Now I am loading textures and unloading, so I should preallocate lets say 1GB of vram (depending on my game scenes?) using GL_ARB_texture_storage and then subload texture there? [/QUOTE]
It’s up to you. Your game could carve out a fixed amount of GPU RAM for textures in some way, or it could have that amount be dynamic based on how much GPU memory is available on the GPU.
And when I unload it, I dont use glDeleteTextures at all and still keep it in memory, but mark as ‘unloaded’ and reuse that memory for other texture?
What should I do when I exceed 1GB of ‘preloaded’ memory and all textures are occupied, so no free buffer?
Should I approximate my scene somehow and force some distance-check of entities to unload textures to always have free slots for new models (textures) to be loaded?
That’s up to you. However, a tip (that may be obvious). Standardizing your textures’ internal formats and resolutions to a small set will help avoid situations like this where you’ve got free textures allocated, but they’re not the format you need.
You mean this I should not use?
Think about this from the driver’s perspective. The CPU (your app + the driver) have queued up lots of GL commands ahead of where the GPU is executing now. Suppose that that buffer object that you’re mapping on the CPU “now” is going to be read in the future by the GPU once some previously queued commands get to the head of the queue. When that happens, on the GPU side, the buffer object must have the contents that it had “before” the MapBuffer and modify that you’re now doing on the CPU. So what’s the driver to do?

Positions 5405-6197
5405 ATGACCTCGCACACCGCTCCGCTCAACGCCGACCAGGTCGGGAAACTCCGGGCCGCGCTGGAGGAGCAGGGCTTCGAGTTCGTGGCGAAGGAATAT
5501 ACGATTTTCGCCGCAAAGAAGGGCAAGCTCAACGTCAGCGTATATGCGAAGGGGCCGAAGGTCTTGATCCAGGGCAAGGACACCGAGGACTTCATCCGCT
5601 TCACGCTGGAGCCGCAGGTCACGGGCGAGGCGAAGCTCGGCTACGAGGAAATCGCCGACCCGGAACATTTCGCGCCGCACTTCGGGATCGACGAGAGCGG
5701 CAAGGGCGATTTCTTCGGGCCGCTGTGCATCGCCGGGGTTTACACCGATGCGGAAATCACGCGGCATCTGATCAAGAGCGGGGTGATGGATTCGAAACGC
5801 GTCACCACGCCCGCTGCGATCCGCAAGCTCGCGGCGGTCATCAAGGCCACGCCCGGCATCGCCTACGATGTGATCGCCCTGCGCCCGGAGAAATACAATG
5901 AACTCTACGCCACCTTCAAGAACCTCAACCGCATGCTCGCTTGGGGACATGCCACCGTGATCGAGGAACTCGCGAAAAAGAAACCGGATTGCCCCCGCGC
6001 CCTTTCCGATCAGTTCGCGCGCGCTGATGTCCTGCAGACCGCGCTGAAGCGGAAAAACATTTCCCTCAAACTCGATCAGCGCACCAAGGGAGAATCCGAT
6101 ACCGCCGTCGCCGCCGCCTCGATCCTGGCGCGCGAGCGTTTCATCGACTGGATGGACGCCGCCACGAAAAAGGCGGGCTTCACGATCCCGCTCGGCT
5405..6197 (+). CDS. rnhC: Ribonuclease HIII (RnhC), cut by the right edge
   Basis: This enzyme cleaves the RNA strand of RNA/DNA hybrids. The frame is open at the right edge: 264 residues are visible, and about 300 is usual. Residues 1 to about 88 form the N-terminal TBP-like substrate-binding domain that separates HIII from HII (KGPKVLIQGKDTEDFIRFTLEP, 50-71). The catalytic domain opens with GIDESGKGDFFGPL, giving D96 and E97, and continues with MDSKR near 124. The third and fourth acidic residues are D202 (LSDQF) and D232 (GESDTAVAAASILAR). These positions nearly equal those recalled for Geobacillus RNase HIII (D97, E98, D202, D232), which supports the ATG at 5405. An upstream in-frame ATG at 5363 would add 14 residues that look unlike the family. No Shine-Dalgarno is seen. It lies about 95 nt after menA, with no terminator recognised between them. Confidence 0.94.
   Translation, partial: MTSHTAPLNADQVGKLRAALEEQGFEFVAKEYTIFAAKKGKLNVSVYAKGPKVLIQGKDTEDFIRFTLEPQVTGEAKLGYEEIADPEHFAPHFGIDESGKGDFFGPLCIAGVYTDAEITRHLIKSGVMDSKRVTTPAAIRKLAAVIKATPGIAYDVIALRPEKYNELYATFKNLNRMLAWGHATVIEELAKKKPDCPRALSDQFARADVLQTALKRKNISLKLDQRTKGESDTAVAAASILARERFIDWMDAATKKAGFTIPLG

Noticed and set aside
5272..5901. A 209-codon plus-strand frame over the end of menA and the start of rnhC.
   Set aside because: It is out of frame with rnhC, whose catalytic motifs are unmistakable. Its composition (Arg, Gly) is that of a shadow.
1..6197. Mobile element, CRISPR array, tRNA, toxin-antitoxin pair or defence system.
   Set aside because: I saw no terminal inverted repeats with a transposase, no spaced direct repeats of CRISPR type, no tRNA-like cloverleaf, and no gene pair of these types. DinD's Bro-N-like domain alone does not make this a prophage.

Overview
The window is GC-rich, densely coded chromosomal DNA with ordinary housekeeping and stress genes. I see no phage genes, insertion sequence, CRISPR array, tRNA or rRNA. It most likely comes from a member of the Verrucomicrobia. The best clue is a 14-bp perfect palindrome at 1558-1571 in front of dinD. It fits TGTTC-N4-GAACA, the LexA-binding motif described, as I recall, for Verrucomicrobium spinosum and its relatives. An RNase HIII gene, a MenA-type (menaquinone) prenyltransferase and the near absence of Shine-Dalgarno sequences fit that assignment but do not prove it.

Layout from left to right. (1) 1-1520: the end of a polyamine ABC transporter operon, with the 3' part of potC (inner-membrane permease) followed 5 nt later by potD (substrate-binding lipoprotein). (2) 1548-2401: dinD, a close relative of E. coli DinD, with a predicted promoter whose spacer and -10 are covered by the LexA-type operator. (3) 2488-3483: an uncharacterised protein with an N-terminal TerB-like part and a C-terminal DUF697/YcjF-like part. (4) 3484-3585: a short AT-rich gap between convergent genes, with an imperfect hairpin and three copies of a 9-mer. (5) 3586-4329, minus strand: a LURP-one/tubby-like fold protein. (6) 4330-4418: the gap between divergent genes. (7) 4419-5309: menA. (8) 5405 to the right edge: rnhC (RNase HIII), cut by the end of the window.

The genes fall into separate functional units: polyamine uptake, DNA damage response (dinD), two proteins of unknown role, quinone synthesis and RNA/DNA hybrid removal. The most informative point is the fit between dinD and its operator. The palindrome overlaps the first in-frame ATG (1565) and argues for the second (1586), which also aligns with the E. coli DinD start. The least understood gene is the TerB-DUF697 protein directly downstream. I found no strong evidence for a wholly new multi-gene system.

Some drivers just block in your call to MapBuffer in this case, waiting for already-queued references to that buffer object to clear the GPU before the CPU is allowed to change the buffer object. That means your GL thread running on the CPU can’t perform other work until it unblocks, meaning that your GL thread doesn’t have as much frame time to submit everything for a frame.
Proper use of PERSISTENT/COHERENT (or UNSYNCHRONIZED) buffer maps will avoid this internal driver synchronization, giving you more time to submit content to the GPU.
Related: See this chapter from OpenGL Insights: Asynchronous Buffer Transfers (OpenGL Insights). As a teaser for what’s inside, see the method timing table at the end. This book was published before PERSISTENT/COHERENT buffer maps were available, but all the other usual buffer update methods are included (what you’re doing is effectively the “Write” line, though with glMapBufferRange instead). Keep in mind that through that this reflects GL driver performance 6 years ago. So while the numbers would look different for drivers today, the concepts and underlying issues are the same.
I see persistent mapping is Core since version 4.4. I would like to go with 4.2 max.
Functionality is often available as extensions before it hits the core OpenGL spec. If 4.4 is too high a bar for some reason, you could access this through ARB_buffer_storage instead.
Here’s are driver reports which have support for that extension: GL_ARB_buffer_storage reports (gpuinfo.org)